Pretty Paper-Towel Bunting

Mar 3, 2015

This cute craft is great for kids of all ages—my 12-, 4- and 2-year olds all had a blast. Perfect for when the kids are home from school on Break!

To make this cute bunting we used paper towel, washable markers and a spray bottle full of water. Super simple.

We began by drawing designs on the paper towel with the markers. Circles, squiggly lines, doesn't matter one bit. We did find that the thicker marker lines tended to work better. We opted for (or rather Mama only put out) spring colours: pinks, yellows, light blues. I am ready for some nice and pretty spring colours around here!

Child drawing on paper towel with markers.

You'll also love: Beautiful Bubble Prints Activity

Once we had quite a few paper towel pieces coloured we laid them on a garbage bag. Next, we used the spray bottle full of water and got to spritzing.

Child spraying paper towels (which have been drawn on with markers) with a spray bottle filled with water.

The kids sprayed the paper towel on a "strong misting" spray. All over. Of course they sprayed more then necessary, a simply quick mist would work well, just as soon as the colours start to bleed you know you are done.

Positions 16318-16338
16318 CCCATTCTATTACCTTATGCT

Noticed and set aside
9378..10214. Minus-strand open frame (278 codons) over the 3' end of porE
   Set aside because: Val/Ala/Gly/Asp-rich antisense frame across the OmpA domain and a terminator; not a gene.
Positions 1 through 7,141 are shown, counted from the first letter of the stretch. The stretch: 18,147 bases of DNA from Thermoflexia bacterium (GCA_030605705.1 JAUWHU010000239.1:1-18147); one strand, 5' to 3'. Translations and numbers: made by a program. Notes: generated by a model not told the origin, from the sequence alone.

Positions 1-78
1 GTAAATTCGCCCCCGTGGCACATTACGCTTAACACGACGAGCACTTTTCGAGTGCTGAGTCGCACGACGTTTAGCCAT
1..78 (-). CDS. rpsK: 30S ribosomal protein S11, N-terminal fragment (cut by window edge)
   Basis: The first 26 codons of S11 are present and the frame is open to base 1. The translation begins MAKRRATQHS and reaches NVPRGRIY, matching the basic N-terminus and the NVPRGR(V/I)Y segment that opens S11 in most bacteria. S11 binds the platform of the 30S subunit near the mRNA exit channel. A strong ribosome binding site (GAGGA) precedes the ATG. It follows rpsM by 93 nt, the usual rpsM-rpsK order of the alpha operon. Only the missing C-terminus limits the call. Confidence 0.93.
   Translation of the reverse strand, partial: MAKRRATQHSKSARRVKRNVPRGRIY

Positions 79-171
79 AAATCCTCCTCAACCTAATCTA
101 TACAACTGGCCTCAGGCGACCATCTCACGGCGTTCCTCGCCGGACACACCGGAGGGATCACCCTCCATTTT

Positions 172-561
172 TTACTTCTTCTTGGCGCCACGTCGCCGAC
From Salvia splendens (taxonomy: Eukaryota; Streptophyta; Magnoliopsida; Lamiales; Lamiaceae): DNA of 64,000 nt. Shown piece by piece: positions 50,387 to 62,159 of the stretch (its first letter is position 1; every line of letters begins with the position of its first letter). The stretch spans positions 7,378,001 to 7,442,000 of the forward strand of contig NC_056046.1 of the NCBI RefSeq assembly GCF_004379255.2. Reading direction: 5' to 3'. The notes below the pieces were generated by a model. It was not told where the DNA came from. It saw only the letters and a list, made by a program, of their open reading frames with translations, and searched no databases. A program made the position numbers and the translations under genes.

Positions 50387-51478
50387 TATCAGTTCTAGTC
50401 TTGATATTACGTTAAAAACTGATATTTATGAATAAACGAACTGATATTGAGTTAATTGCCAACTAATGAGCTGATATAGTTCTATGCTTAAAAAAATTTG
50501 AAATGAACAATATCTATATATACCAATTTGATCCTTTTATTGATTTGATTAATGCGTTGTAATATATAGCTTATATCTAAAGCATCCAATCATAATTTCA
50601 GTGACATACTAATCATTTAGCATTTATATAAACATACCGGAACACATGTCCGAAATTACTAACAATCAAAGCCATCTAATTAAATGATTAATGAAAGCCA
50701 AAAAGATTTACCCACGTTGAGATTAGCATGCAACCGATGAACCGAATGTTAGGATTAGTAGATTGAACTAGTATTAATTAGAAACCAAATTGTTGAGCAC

We left them overnight to dry.

Finally we cut them into triangular shapes and attached them to yarn. I simply folded the top of the paper towel over the yarn and taped it.

Dried, coloured paper towel pieces cut into triangles.

That is all there is to it!

Hang in a bright and sunny window, or over a door, or just about anywhere to welcome spring back into your home!

String of paper-towel bunting hanging in front of a bright sunny window.

Article Author Sarah Noftle
Sarah Noftle

Sarah is a teacher, mama, and wanna-be homesteader. She is home with her kids learning through play, exploring with nature, and surviving parenthood with humour. She writes which is full of creative and playful learning activities for kids, as well as the occasional post on natural living and farmyard antics. Sarah would love to connect with you on Facebook and Pinterest so she can show you pictures of her chickens (and more relevant things too, of course).

Add New Comment

To encourage thoughtful and respectful conversations, first and last names will appear with each submission to CBC/Radio-Canada's online communities (except in children and youth-oriented communities). Pseudonyms will no longer be permitted.

By submitting a comment, you accept that CBC has the right to reproduce and publish that comment in whole or in part, in any manner CBC chooses. Please note that CBC does not endorse the opinions expressed in comments. Comments on this story are moderated according to our Submission Guidelines. Comments are welcome while open. We reserve the right to close comments at any time.

Submission Policy

Note: The CBC does not necessarily endorse any of the views posted. By submitting your comments, you acknowledge that CBC has the right to reproduce, broadcast and publicize those comments or any part thereof in any manner whatsoever. Please note that comments are moderated and published according to our submission guidelines.